Patna’s Heritage Nightmare: Razing Historical Buildings to Make Way for Luxury Hotels
Bihar heritage is not confined only to what is buried below the ground,” fumes a Patna-based historian on the mindless demolition of heritage buildings in the city to make room for vanity projects
Bihar’s heritage is not confined only to what is buried below the ground,” fumes an exasperated Prof. Imtiaz Ahmed, historian and former director of the prestigious Khuda Baksh Oriental Library in Patna. He was reacting to the mindless demolition of heritage buildings in the city to make room for either vanity projects or shopping complexes or offices and even new housing.
New five-star hotels are also a big hit, it seems, with the bureaucracy, possibly driven by the felt need to give the state capital an image makeover. Plans have been cleared for three new five-star hotels at a distance of less than three kilometres from one another.
How many five-star hotels does Patna need, people ask. Most are convinced that prime public land is being given away to real estate sharks and hotel chains. They are clinging to the hope that the new government will do something to reverse this trend.
The proposal to demolish Sultan Palace was in some ways the last straw—it really upset people who take some pride in Patna’s built heritage. Sultan Palace, built in 1922, is the only structure of its kind in the city, representing what architects and conservationists refer to as a modified Indo-Islamic style. Mercifully, civil society has managed to get over its initial shock to try and mobilise support to save Sultan Palace.
Sultan Palace draws its name from barrister Sultan Ahmad, who had it built, and served as a judge in the Patna High Court. He was also the first Indian vice-chancellor of Patna University between 1923 and 1930, and a member of the Indian delegation, led by Mahatma Gandhi, to the Round Table Conferences in the 1930s between the British Government and Indian political personalities to discuss constitutional reforms in India.
Aditya Jalan, who runs a private museum he inherited, sees a familiar pattern. Several heritage buildings in the city, he says, have not been maintained for years. It then becomes relatively easy to declare the structures to be unfit and call for their demolition. The real estate mafia, he is convinced, have set their eyes on the buildings.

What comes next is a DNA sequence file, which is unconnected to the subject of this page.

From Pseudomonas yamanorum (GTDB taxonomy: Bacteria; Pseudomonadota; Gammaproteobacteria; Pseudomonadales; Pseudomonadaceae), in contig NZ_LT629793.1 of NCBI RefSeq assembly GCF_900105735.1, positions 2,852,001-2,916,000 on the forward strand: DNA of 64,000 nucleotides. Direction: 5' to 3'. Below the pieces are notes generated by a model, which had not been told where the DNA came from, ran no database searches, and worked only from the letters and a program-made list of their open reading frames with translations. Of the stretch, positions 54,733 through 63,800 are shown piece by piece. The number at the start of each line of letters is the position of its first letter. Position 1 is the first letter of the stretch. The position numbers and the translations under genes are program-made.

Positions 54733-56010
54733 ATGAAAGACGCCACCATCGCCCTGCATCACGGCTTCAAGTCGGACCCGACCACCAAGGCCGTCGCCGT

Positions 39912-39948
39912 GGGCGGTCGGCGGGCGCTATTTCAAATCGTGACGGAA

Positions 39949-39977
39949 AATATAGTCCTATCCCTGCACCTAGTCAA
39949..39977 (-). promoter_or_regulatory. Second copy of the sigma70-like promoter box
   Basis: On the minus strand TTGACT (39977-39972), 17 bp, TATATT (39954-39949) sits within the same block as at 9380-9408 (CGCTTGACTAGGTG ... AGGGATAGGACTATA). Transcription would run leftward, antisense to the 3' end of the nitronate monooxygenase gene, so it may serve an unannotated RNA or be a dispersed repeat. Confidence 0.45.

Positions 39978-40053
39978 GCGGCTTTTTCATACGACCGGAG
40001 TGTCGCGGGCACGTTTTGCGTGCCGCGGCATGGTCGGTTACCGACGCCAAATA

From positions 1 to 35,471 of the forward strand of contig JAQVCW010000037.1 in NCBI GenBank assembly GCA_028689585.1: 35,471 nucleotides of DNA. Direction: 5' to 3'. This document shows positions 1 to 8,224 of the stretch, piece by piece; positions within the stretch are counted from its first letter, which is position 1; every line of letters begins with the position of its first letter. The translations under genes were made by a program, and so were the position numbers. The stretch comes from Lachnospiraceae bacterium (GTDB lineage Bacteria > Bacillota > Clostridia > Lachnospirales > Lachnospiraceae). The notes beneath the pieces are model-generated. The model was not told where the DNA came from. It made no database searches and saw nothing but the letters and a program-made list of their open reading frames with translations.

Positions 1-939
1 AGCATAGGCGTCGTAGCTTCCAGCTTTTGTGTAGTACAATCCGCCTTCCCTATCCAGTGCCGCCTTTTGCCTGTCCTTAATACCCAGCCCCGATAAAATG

It was criminal to use the Sultan Palace as the office of the state transport corporation, says Jalan. Former head of department of ancient Indian history and archaeology, prof O.P. Jayaswal, and former director of Khuda Baksh Oriental Public Library prof Imtiaz Ahmed are equally anguished.
In a letter to the Governor, members of the civil society have urged him to intervene and stop the demolition of Sultan Palace. Former IPS officer Amitabh Kumar Das, who returned his Police Medal in protest against the proposal to demolish a part of the Khuda Baksh Library, plans to put up a legal challenge along with the grandson of Sultan Ahmed.
Conservation architect Manish Chakrovarty who led the UNESCO’s award-winning restoration project of Dutch heritage buildings in Serampore (West Bengal) had weighed in favour of proper restoration of heritage buildings instead of demolishing them.
The suspicion that the real estate mafia are eyeing the property was fuelled because the government jettisoned an earlier proposal to turn Sultan Palace, located in the heart of the city on Beer Chand Patel Marg (Gardiner Road), into a heritage hotel. The state government now plans to demolish the building and hand over the sprawling ground to the highest bidder to build yet another five-star hotel. Another plot at the former bus depot next to iconic Gandhi Maidan and the former ITDC Pataliputra are also expected to be auctioned for hotel developers.
While protests by civil society saved the Curzon Reading Room at the Khuda Baksh Library from the bulldozers, Dutch buildings at the Collectorate had no such luck. The then Dutch ambassador had urged the chief minister in vain to preserve the collectorate, describing it as a ‘shared heritage’ of the two countries.
However, even the Supreme Court rejected the plea by heritage body INTACH, which was fighting a legal battle since 2019 to save the collectorate complex. Now 80 per cent of the collectorate stand demolished.
Historian Syed Irfan Habib pointed out that Patna’s is not an isolated example. “The Jallianwala Bagh has been reduced to a picture gallery and major portions of the National Archives and the National Museum are also being demolished,” he pointed out. The National Museum, he recalled, was built under the constant supervision of Jawaharlal Nehru and “rare manuscripts and documents from the archives are dumped in some rooms in Delhi’s hotel Janpath”.
The Bihar government is also reportedly planning to construct a chain of eateries (dhabas) on national and state highways for tourists and pilgrims. They will come up at 30-kilometre gaps on way to Gaya, Bodh Gaya, Rajgir, Nalanda, Pawapuri, Kaimur, Sitamarhi, Vaishali and Valmikinagar.
While officials hope to generate employment and attract more pilgrims and tourists, people question why the government plans to construct the dhabas before allotting them to individuals, and also facilitate loans on easy terms to the entrepreneurs.
Sources in the tourism department claim that the red carpet became necessary because there were no takers when the state government invited entrepreneurs to build these dhabas at their own expense.
There has been no dearth of planning for tourism promotion in the state though. Even the Government of India had engaged M/S Consulting Engineering Services Pvt Ltd in 2003 to prepare a 20-year plan for tourism in Bihar. A voluminous, 241-page document is still available in public domain but successive governments and bureaucrats do not seem to have looked at it yet.